Mediocre: It Felt Like Love
Written and directed by Eliza Hittman
Produced by Eliza Hittman, Shrihari Sathe, Laura Wagner, Tyler Brodie, Molly Gandour, Hunter Gray, Gill Holland
Starring Gina Piersanti, Giovanna Salimeni, Ronen Rubinstein, Richie Folio, Nugget, Kevin Anthony Ryan, Nick Rosen, Jesse Cordasco, Case Prime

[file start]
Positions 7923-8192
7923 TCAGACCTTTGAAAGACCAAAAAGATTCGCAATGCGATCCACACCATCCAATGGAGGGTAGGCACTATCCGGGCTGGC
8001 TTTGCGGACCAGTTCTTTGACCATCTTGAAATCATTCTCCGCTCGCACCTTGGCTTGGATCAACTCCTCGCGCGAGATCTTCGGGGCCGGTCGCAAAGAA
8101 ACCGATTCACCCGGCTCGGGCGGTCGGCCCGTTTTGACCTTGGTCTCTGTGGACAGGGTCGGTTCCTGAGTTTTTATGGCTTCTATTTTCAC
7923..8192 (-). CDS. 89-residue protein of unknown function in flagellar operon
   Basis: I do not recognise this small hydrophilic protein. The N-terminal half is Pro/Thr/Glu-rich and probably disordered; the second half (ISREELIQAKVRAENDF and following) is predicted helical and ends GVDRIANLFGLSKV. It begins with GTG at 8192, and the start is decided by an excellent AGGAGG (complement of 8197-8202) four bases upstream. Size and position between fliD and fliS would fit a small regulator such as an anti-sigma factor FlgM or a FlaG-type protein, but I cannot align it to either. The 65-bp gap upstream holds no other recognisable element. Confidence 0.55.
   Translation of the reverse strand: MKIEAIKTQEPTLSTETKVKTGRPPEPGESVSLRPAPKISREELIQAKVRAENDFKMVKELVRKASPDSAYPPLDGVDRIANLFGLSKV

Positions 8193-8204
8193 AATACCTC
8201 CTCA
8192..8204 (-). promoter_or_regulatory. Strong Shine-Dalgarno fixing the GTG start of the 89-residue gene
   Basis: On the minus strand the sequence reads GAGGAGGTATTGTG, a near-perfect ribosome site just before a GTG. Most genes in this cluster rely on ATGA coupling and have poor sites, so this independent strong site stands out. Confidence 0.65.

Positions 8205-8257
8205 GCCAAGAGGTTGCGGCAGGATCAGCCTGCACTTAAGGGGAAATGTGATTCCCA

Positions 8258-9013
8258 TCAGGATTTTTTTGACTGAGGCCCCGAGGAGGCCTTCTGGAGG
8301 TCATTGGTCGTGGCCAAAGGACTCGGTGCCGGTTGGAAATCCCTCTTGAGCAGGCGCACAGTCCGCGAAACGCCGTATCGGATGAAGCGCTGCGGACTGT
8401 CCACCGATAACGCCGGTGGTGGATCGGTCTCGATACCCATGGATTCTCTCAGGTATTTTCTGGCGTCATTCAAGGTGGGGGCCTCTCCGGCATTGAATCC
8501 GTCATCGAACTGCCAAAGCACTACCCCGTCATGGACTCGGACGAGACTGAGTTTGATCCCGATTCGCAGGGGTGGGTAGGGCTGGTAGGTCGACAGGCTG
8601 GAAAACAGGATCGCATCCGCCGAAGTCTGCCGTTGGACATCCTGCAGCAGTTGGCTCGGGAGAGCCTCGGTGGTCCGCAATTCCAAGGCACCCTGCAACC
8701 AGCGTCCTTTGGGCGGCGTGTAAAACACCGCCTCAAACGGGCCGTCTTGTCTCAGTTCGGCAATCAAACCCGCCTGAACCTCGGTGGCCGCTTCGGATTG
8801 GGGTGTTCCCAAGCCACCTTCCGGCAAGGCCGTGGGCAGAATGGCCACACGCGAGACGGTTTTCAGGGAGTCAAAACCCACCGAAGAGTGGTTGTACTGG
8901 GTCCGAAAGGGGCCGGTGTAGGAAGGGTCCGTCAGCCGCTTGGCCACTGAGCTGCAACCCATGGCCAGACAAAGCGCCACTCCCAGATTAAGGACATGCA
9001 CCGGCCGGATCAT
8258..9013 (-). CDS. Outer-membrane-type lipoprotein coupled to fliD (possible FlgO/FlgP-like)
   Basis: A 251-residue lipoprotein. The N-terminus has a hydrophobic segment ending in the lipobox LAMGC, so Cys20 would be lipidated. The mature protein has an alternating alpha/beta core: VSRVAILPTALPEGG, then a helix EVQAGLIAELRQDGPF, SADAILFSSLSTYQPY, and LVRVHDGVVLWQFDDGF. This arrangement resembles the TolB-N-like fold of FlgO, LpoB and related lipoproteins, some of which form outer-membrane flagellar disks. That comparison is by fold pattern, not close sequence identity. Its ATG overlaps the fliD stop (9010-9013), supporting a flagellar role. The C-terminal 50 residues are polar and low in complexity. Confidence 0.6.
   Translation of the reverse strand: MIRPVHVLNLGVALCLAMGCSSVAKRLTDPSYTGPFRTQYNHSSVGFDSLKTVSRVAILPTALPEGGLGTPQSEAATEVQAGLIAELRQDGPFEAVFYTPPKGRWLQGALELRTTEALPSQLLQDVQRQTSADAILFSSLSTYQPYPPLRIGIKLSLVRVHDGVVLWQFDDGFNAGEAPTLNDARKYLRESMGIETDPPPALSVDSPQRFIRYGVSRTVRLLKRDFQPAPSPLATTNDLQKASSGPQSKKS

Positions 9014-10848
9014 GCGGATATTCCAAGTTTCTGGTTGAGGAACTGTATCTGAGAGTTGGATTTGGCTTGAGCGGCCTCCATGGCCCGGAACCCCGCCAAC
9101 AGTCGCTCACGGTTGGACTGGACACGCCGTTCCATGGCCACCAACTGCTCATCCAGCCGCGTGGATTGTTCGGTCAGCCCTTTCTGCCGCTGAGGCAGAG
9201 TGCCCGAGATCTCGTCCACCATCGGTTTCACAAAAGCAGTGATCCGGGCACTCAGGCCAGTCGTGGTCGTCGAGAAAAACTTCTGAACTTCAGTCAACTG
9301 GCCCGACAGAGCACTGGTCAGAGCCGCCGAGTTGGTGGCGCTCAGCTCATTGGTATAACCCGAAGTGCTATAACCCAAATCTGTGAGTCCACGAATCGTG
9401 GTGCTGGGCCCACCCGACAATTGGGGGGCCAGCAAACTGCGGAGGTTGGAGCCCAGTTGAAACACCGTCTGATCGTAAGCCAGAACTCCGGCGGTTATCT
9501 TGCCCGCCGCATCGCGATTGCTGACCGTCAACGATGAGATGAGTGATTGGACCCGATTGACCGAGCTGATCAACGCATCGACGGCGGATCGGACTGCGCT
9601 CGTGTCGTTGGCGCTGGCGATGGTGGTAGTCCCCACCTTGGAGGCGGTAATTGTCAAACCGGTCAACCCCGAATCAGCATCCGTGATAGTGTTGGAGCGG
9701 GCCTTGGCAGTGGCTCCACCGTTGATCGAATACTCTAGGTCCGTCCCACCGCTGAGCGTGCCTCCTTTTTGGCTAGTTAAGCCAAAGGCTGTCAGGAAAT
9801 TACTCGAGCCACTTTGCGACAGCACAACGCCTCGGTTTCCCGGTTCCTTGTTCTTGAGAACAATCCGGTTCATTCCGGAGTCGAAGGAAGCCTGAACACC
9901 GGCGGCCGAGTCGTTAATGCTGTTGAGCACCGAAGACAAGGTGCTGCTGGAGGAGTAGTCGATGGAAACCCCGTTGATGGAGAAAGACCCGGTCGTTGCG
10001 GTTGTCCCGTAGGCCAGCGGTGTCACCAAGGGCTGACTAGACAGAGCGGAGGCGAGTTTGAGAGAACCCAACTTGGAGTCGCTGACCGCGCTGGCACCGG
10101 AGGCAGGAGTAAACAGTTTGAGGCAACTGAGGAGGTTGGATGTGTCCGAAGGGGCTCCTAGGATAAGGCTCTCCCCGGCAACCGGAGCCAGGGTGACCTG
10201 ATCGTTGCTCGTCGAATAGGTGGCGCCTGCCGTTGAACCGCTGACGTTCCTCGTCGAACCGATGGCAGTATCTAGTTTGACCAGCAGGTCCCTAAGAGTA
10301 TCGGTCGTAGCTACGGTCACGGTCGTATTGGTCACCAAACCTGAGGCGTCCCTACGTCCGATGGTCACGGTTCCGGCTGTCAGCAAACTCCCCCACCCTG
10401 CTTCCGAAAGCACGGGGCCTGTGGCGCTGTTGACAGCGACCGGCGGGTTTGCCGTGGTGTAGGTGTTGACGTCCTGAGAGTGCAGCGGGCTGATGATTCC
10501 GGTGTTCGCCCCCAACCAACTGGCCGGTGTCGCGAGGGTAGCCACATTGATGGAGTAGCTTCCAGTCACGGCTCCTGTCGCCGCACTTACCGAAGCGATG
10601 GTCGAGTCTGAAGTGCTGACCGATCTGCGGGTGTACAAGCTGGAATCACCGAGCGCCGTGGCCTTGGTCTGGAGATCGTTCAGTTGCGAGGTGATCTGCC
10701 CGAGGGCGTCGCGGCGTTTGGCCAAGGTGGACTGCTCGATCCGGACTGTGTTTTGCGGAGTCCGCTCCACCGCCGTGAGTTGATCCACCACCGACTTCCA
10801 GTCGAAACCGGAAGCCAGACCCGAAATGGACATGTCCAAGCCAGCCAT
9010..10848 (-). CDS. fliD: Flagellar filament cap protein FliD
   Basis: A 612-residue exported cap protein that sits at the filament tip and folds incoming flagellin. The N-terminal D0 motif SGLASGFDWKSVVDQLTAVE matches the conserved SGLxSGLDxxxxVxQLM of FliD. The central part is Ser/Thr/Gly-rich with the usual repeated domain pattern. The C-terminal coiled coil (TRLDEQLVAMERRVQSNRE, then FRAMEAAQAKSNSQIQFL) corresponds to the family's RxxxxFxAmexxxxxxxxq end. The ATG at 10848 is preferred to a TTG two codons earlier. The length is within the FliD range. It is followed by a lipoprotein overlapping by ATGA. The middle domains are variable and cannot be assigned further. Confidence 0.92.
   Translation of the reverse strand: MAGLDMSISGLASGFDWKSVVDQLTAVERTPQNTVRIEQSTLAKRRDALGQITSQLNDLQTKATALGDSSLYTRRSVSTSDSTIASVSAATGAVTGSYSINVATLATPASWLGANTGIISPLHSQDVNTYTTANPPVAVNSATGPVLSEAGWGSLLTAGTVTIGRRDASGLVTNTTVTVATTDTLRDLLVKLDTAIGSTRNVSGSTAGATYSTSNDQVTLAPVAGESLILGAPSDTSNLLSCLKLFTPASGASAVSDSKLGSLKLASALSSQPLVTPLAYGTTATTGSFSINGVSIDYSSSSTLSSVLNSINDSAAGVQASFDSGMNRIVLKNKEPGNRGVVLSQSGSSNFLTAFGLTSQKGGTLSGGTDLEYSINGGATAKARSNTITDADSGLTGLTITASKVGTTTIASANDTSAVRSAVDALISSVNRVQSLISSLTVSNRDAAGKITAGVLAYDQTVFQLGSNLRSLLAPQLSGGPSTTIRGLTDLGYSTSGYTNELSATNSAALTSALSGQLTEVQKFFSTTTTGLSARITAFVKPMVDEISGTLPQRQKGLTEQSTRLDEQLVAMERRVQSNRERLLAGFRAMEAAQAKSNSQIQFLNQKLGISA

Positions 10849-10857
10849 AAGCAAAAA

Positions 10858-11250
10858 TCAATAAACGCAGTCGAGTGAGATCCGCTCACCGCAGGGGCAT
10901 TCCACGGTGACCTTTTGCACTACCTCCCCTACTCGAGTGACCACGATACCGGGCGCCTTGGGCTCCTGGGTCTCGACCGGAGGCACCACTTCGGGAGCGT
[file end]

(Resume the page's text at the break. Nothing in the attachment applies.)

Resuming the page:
Languishing in summer tedium and the shadow of her popularly promiscuous best friend (Salimeni), a pretty, pouty, terminally timorous teen (Piersanti) ravenous for amatory attention assumes orbit about a handsome, thuggish billiard hall's clerk (Rubinstein) in pursuit of his affection. She's as incoordinate in proximity to her crush as when flailing unsynchronized as a member of her friend's silly terpsichorean quartet, and painfully obvious when professing the erotic experiences of acquaintances as her own to her closest confidant, a prepubescent neighbor (Folio) neither convinced by nor impressed with her flagrant falsities. Notwithstanding a few instances of stiff delivery, Hittman's debut feature's satisfactorily played, cut and shot, but adequacy can't compensate for the climatic languor that suffuses her narrative, or the revolting condition of middle-class Brooklyn's vapid degeneracy, manifest as parental neglect, troglodytic male posturing and ubiquitous hip-hop. A littoral metaphor on loan from Truffault's estate hardly enlivens an affair merely (if capably) belaboring its tenderfoot's boredom and heartache, without exploring the full detriment of her deceased mother's absence. Hittman wrangles her photogenic cast with varying success, generating the best of many contemplative moments when they're muted. Still, Piersanti's promise and presence almost belie her age; she may someday prove a reliable leading lady under the auspices of a better filmmaker.